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EmonTH Battery Life

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I created feeds that record the transmitted battV of all 4x of my EmonTH sensors back when I originally got them two years ago. I used those feeds to create a multigraph of all the battery powered Emon devices in my shop. The data is interesting. Each one was in a slightly different environment (from inside conditioned office space, to semi-conditioned shop space, to outside). The batteries seem to last on average half a year to almost a year, with the longest being the ones inside and the shortest being the one outside (expected). What’s interesting is that once the BattV gets below 1.7volts, it drops off precipitously and you only have on average one to two weeks at most before the battery dies completely. With that in mind, I might create some LEDs on my primary dashboard that signal when a EmonTH batt is about to fail (because I rarely remember to take a look at this multigraph).

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What a coincidence!

I too was looking at my emonTH battery life history today and came to the same conclusion about 1.75volts. Rather than a LED, I was actually thinking of setting an email notification at 2.0v as a 1st warning (to make sure I pick up some new batteries if I don’t have any in the house) and again at 1.75v that failure is imminent, to swap the batteries out before they fail for minimal data loss.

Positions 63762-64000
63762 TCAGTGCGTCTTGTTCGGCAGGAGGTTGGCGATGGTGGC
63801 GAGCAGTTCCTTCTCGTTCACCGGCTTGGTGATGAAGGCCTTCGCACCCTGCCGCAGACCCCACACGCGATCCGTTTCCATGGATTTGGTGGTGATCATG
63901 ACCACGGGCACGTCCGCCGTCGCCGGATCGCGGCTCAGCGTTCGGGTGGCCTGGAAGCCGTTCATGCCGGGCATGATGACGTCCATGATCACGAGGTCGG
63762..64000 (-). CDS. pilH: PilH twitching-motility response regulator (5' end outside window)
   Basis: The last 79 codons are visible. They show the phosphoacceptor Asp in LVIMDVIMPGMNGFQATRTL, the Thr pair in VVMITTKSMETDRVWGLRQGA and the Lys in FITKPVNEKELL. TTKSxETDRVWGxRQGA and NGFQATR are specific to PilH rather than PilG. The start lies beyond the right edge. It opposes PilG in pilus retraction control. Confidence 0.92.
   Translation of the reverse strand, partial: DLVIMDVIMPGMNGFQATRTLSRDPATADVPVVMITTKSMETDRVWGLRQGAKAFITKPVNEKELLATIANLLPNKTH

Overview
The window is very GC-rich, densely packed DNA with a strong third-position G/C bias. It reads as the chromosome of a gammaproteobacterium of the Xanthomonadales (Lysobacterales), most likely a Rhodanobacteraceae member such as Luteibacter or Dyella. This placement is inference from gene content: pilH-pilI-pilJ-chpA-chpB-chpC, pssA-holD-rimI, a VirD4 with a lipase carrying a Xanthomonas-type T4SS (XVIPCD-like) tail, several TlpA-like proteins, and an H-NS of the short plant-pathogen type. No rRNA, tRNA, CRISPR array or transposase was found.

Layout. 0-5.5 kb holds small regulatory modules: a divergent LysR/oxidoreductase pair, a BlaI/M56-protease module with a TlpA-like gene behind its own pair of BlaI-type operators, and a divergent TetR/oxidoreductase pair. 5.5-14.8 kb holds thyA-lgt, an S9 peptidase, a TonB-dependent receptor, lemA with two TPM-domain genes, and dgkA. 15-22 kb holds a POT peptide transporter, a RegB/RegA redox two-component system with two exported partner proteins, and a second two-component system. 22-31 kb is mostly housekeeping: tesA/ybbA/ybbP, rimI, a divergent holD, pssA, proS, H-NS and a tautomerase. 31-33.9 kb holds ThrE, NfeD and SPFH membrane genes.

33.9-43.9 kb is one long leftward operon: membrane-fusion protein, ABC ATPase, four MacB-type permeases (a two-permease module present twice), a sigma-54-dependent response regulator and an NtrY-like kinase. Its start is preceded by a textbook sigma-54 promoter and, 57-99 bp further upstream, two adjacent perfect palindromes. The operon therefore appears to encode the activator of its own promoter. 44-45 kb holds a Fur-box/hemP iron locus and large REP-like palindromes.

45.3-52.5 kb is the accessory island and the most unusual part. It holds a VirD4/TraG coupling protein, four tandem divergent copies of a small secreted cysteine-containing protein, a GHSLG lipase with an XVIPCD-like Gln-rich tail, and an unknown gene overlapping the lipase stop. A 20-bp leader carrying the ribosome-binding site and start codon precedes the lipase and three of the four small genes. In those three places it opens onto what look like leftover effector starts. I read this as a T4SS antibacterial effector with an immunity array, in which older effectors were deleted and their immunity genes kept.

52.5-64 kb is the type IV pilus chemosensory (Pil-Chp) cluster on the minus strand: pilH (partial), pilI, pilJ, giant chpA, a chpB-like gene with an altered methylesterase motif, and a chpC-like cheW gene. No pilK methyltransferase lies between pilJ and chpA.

I did this today because I noticed one emonTH had stopped posting due to low battery voltage. I didn’t have any new batteries in the house as I had put new batteries in the TV remotes over Xmas, but I did still have the old batteries that I replaced in the remote and found at 2.2v, although they won’t power the TV remote, they will probably last a couple of months in the emonTH. So from here on in I will probably use the emonTH’s to get some more life out of “expired” batteries before disposal (recycling) and only ever put “new” batteries in more power hungry devices.

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How would you set up an email alert? That’s a good idea.

I think I would set up my thresholds to be at 1.85v for the first warning and 1.7v for the final warning. There’s typically a couple weeks between those levels, and I’d be concerned that if I was warned too early I’d simply ignore it (like my alarm clock in the morning).

I must say that I’m impressed by the scavenging ability of this circuit. If my sensors were in more convenient locations and I had an alert system to keep from missing data, I too would use them to suck dry otherwise weak batteries.

I’m guessing by that question you are not running a self hosted emoncms? Although it’s not available on emoncms.org, self hosted emoncms instances have an eventp module (event process) which can be added into the input processing using the logic processes to send emails containing user defined messages and current feed values.

I know exactly what you mean, once the notification is in place the thresholds can be played with anyways.

I’m self hosting, but I haven’t messed with my setup in two years because its stable, does everything I need, and the data I’m recording is business related and mission critical. (No updates, because if it ain’t broke, don’t fix it)

Hi

I have used node red for this. Post battery data from emoncms which is a minor addition to the input. Do the level checking in node red and use whatever your preferred method of notification is to notify low battery.

Ian

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